about you, but I'd be too lazy to try to "implement...
properly" such a conflict resolution mechanism.
Object Hater
Tuesday, October 30, 2007
 
 
+1 Object Hater.

"Oh, that's EASY to do" is easy to say.
AllanL5
Tuesday, October 30, 2007
 
 
Synchronization isn't rocket science.

I'd recommend using GUIDs rather than autoincrements as your IDs since multiple systems synching to a central database using autoincrements are going to have issues with duplicate ids which means you are going to have to keep separate ids for the local version vs. the centralized version which is a pain and adds unneeded complexity. Just have an IsSynchronized flag and any time the record changes, set this to false.

As for resolving conflicts, first off, in such a simple application (a time management app), it seems somewhat unlikely that the same record is going to be modified by two different people at the same time. So first off, you need to decide if you even want to deal with this situation or just go with a "last in/first in wins" approach. If you do want to deal with such scenarios, you can either go with the simplest option (locking) or go for some kind of conflict resolution solution where you present the user with any conflicts and have them manually resolve them.

For an app like this, I'd probably ignore conflict resolution other than warning the user that the server version has been changed and then give them the choice of which version wins.

Tuesday, October 30, 2007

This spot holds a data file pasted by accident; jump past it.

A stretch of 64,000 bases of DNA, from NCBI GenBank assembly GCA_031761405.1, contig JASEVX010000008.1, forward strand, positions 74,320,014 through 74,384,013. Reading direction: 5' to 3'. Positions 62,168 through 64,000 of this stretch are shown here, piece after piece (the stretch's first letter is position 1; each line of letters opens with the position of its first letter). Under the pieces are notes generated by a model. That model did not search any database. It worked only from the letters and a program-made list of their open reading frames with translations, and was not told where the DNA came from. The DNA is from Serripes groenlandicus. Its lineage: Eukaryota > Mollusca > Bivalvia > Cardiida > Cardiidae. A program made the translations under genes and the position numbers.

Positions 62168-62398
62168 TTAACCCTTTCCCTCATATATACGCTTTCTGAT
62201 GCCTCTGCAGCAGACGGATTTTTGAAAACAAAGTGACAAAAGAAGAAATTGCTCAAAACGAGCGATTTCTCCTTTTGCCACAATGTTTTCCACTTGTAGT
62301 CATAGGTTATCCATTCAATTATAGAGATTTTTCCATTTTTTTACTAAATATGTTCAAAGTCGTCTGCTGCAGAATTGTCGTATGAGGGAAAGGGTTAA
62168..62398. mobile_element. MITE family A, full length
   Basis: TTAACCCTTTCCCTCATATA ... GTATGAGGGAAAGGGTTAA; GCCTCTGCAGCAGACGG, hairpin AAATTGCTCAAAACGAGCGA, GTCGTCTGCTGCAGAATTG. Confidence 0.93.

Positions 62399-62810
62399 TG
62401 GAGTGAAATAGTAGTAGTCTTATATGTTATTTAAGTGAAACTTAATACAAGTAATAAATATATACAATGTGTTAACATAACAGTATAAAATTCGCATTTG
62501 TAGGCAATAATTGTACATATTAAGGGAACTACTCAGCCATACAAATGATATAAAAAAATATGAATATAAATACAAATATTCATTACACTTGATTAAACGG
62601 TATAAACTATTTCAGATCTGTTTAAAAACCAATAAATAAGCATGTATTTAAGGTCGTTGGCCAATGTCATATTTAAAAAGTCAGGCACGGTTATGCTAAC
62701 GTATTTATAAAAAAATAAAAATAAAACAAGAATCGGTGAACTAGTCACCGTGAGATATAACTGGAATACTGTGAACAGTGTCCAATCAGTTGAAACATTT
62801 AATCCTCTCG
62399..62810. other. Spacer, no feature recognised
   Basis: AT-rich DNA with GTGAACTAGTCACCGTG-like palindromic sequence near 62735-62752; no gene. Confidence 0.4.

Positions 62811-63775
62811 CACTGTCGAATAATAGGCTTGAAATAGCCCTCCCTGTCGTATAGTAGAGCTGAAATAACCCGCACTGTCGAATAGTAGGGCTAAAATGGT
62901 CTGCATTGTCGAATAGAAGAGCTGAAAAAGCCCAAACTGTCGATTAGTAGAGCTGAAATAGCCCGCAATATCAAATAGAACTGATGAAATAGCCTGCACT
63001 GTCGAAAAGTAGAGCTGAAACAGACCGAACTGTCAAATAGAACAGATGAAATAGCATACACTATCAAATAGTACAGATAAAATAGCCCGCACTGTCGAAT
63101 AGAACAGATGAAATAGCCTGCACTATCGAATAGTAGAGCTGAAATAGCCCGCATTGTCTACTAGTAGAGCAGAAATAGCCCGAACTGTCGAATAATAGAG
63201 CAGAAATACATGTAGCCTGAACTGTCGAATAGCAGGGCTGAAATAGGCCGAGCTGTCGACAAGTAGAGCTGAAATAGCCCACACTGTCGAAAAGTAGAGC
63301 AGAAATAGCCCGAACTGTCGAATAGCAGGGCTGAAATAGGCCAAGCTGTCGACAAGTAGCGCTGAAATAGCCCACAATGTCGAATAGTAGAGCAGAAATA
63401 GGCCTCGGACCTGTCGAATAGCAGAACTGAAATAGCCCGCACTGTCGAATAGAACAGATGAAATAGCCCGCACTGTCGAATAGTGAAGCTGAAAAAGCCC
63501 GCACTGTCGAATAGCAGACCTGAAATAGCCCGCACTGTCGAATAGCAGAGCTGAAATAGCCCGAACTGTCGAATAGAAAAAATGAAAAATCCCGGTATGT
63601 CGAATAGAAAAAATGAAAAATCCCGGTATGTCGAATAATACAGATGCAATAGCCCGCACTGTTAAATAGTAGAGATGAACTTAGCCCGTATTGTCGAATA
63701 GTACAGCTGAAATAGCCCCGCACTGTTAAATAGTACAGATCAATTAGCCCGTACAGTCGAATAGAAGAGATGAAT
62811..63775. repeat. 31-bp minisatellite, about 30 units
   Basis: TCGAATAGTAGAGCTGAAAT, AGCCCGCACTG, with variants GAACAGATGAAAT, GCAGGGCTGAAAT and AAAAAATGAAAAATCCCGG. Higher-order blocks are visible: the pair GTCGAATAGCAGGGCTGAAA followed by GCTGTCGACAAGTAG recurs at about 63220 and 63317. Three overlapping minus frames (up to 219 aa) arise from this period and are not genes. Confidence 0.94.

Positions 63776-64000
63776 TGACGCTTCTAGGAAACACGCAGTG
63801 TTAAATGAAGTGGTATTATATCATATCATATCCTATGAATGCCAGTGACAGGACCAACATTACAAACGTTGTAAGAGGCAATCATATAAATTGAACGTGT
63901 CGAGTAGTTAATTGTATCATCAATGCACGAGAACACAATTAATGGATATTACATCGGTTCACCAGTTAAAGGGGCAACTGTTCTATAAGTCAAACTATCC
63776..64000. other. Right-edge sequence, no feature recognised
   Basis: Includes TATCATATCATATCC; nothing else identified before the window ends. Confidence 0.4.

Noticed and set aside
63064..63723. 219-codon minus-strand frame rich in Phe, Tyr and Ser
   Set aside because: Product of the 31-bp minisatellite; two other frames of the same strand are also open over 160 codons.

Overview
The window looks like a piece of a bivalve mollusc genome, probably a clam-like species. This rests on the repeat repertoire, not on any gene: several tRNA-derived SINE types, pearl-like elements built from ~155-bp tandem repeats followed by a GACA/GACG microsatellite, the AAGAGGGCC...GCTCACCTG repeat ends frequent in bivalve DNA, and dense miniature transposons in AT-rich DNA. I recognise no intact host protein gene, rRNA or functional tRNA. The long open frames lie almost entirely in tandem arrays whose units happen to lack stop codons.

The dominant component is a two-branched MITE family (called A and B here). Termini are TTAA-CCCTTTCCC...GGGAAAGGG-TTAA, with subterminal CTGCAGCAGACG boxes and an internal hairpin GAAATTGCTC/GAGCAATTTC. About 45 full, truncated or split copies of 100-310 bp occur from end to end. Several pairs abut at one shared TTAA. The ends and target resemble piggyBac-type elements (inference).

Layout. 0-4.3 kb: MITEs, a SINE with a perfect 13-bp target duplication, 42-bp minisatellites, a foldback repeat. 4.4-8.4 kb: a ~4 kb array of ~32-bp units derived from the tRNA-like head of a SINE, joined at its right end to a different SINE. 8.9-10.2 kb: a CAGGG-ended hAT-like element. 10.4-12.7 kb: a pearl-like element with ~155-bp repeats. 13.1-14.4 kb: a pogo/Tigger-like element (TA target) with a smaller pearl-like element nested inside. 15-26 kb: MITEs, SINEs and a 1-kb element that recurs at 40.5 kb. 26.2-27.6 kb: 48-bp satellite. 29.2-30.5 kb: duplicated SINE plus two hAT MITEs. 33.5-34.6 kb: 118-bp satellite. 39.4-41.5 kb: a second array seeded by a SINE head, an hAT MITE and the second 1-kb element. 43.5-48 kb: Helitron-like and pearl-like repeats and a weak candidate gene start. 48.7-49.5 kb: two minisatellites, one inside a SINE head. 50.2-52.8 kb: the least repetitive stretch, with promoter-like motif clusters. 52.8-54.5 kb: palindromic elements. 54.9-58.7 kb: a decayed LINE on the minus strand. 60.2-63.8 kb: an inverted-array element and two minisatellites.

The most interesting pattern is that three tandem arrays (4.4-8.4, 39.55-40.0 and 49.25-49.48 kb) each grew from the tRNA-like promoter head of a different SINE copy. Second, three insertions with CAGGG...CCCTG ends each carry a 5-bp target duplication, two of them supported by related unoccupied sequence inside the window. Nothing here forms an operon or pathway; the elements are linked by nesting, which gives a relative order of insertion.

This is roughly how I do it (with smallish data sets)

Keep a baseline copy of the database (from when the server and client where last sync'd)

User edits database locally

Server's database can also be edited

User sync's with the server

Do a three way compare between the baseline, the server, and the client. This will tell you what has changed for each record.

In most cases, the data can be automatically merged, unless both the server and the database have changed the same field. If so, I have the user manually merge it.

Also, I keep a log of these merges.

It sounds pretty complicated, but its verbose and works well for me!
Steve Send private email
Tuesday, October 30, 2007
 
 
Object Hater:

The Client ID or Branch ID field as well as the Original AutoIncrement ID from the client side needs to be stored on the server database. The ClientID + Local AutoIncrement ID combination makes the index unique. The server database itself has its own auto-incrementing Record Index ID. WIth that kind of info, you could resolve the network down problem.
Ezani Send private email
Tuesday, October 30, 2007
 
 
All the solutions proposed already seem like too much
work to me (My proposal will be no different).
My guess is, if Phillip Flores really wants to do this,
he should make the user interface do all the work:

The GUI should have an "unsaved" flag for the data
(perhaps by putting it in italics, or even making it
blink) where it can show "saved" and "unsaved" data
side-by-side, and perhaps a "stale" flag as well
(in grey font maybe?).

If you make a change, it goes to italic. It is saved
locally, so if you close the application and re-open
it, the change to the field is still there and the
field is still italic. If the connection is up, the
app saves to the db and on success, the text shows as
normal again. If the connection goes down, the user
gets a warning.

The data should periodically refresh and also it
should fade colour in some proportion to the time
since the last refresh, going totally grey if you are
disconnected for long enough (with another warning?).

Also you could track the last good value for a field.
If a refresh causes the data to be changed, the GUI
warns the user that someone else is altering the data
at the same time, and perhaps flags the data
eg by making it blink in red. These "data-changed"
warnings could perhaps only be activated if the app